Laura Burban knew the situation was serious when she received a call about an owl refusing to leave the center of a busy road. Owl sightings are regular in her coastal Connecticut town of Branford, but the beloved birds of prey are normally watched from a distance rather than being narrowly averted on a busy roadway.
“The owl would extend its wings when people approached, either in automobiles or on foot,” Burban, director of Dan Cosgrove Animal Shelter, said in an interview. “But he refused to leave.”
Burban initially contemplated the idea that he had just caught something and stopped to eat it in the middle of the road. But as soon as she saw the barred owl in person, she realized he needed assistance.
“Once we arrived there, we could tell the owl had a broken wing,” Burban explained. “He’d roll around and raise his talons as if to scream, ‘Don’t touch me.'”
Although he was apprehensive, capturing the owl would be physically easy because the bird couldn’t fly. However, Burban encountered a new challenge during the rescue: how to wrap a towel over a bird with a nearly 360-degree rotation without scaring him out.
“I attempted to get him to look at the other animal control officer with me,” Burban explained. “She was doing everything she could to attract her attention, but he simply couldn’t seem to stop staring at me. He was aware that I was approaching him.”
Burban was eventually able to cover the owl with the towel, which immediately reduced the bird’s stress levels.
“Once he put on the towel, he fully relaxed,” Burban added.
Burban and her colleagues delicately picked the owl off the ground and placed him into the vehicle. They took him to A Place Called Hope, a wildlife rehabilitation clinic, where they performed tests on his wings to see what was wrong with them.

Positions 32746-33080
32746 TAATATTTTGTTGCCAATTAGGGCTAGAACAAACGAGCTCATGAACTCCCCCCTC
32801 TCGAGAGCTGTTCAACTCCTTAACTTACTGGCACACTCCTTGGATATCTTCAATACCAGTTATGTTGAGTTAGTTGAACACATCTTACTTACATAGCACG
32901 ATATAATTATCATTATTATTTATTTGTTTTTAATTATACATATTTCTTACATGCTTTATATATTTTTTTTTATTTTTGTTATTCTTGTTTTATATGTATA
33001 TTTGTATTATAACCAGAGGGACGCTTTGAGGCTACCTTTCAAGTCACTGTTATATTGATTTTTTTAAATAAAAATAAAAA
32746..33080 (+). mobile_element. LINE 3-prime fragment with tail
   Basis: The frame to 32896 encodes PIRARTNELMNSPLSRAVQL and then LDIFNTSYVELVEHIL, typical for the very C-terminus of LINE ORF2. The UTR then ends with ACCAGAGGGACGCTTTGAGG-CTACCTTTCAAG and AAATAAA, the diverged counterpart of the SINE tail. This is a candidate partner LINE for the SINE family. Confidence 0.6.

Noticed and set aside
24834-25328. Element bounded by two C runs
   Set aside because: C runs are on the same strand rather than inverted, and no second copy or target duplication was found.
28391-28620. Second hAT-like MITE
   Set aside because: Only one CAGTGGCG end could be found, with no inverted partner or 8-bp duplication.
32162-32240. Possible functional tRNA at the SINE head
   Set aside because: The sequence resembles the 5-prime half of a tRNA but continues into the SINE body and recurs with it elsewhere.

“He had a really serious fracture around his wrist,” Burban explained. “The vet indicated it couldn’t be healed medically, so they’re going to bandage it and see what happens.”
It’s been a few weeks since the owl was rescued, but he’s doing well so far. His fracture has nearly healed, and his carers are sure that he will be ready for re-release into his natural environment following some physical treatment.
Locals are also happy to see the charming owl return to their area. Burban received a call a few days after the rescue from James Cosgrove, the town’s first selectman and grandson of the shelter’s namesake.
“‘I’m phoning about my owl,’ he added. Everyone in the neighborhood has been inquiring about the owl and wondering if he’ll be alright.'”
Cosgrove went on to inform Burban that the owl had been around for years and that neighbors had watched him grow.
“Everyone knows who he is,” Burban stated. He’s like the mayor of the neighborhood over there, like a renowned owl.”
Cosgrove was pleased to learn that the owl was well and would be returning home soon, a sentiment shared by his neighbors who can’t wait to see their favorite avian “mayor” swoop around their neighborhood again.